Published on September 3rd, 2009 | by TLV News0
“What the Faulkner Presents: Adventures with Pinecone – The Date Continued” by Charles Hale (From TLV #88)
Dinner with Shelia was going as well as I could have ever imagined. We were talking, laughing, and making fun of the other people in the restaurant. But something was still nagging at me-I hadn’t figured out if this girl was quirky enough for me. She did have a brother named Pinecone so I kept wondering if any of the uniqueness that spawned Pinecone had skipped over Sheila.
It was dark outside when we had both pushed our plates toward the center of the table and were finishing our wine. “Do you want to get a drink somewhere else?” I asked, not ready for the night to be over.
“Before I say yes,” Sheila said and leaned back in her chair and spread a mischievous smile across her face. “I want to know if you know anything about gymnastics.” She must have seen the puzzled look on my face because she pointed at me and said, “Well, do you?”
I looked at Shelia and smiled. I didn’t know what she meant and I had no idea where she was going with it but I knew I wanted to be on the ride. “Sure, of course,” I said and when she stood up I stood up with her. Shelia didn’t say anything as we crossed the restaurant and outside onto the sidewalk. She was half a block down before she turned around and smiled at me. It was a wicked grin, one that told me she wasn’t trying to get away from me and happy that I had followed.
“Try to keep up, Charles,” she said before launching her body into multiple cartwheels. I watched her legs flip into the air, then back on the ground and back into the air. She had nice form and as she spun I saw other people outside staring at her and I felt good being the guy that was with the girl who was doing cartwheels on the square. Then she stopped and I realized I was supposed to cartwheel as well. “Come on Charles. There’s no way you’re getting a good night kiss if you can’t do a cartwheel.”
As you might have guessed, that was all the motivation I needed and I wasn’t fazed at all when I heard a few snickers when I attempted my first cartwheel. I could tell that my form wasn’t as solid as Shelia’s was. My legs didn’t exactly get vertical, I could see them dangling as I pivoted from one hand to the other on the concrete and prayed that my feet would eventually land on the ground and I could stand up. It seemed like an eternity between the time my legs left the ground and when they were both back on the ground, but when I looked to Shelia she was still a good ways away and I knew that I would have to do a couple of more cartwheels. Which I did, in similar form to the first one but when I completed these Shelia gave me a minor round of applause.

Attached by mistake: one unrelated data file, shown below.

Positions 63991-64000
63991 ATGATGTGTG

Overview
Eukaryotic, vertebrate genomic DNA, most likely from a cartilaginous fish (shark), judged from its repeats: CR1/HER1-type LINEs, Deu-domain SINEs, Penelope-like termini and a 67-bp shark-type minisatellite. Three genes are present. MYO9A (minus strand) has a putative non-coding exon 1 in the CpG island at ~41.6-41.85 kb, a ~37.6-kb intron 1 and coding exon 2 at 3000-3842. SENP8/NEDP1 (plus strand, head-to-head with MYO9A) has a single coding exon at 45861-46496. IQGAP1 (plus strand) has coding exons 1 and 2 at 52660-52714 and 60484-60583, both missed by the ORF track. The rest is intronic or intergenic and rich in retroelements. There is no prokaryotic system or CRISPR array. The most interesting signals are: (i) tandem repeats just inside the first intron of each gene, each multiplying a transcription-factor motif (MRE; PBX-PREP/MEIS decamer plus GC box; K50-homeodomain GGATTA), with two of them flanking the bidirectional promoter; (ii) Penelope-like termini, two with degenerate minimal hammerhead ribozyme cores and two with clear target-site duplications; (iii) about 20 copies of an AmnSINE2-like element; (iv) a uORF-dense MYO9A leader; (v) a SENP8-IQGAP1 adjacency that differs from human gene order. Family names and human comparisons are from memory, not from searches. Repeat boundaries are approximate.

“Very nice,” she said while I tried to catch my breath. I wanted to tell her thank you and that I thought Costa Rica would be a good place for us to go on vacation but I was so out of breath I couldn’t say anything. “Now try this,” she said, as I nodded my head no. But she didn’t care; Shelia bounced away again. This time in back handsprings. They were infinitely more impressive than the cartwheels and I knew there would be no way to I would be able to replicate her gymnastics so I ran after her.
I caught Shelia just as she finished her final handspring and when she turned around I was standing in front of her. Our eyes met and wiggled briefly before I leaned in and kissed her. It was a short kiss but as soon as I pulled away she pulled me into her and kissed me harder. Her kiss was immediately comfortable and exhilarating, I could feel her pulsing throughout my body. We both smiled as we ended our embrace, then before she could say anything I asked her a question that had been on my mind for weeks.
“Do you ever wear glasses?” I figured it was as fair a question as her asking me if I liked gymnastics.
“I used to,” Shelia said visually unaffected by the absurdity of my questions. “I’ve been trying contacts all summer but I don’t like them. I think I want to go back to glasses.”
“I’d vote for that,” I said and thought about dropping to one knee and playfully asking for her hand in marriage but she was too intelligent for that kind of thing. She would have seen it for all the corniness that it would have been. So thankfully in this instance I was slow to react. Instead she took my hand and we walked up the street toward the courthouse.
This is Part 7. To read part 6, click here.
This article was originally printed in The Local Voice #88 (published September 3, 2009).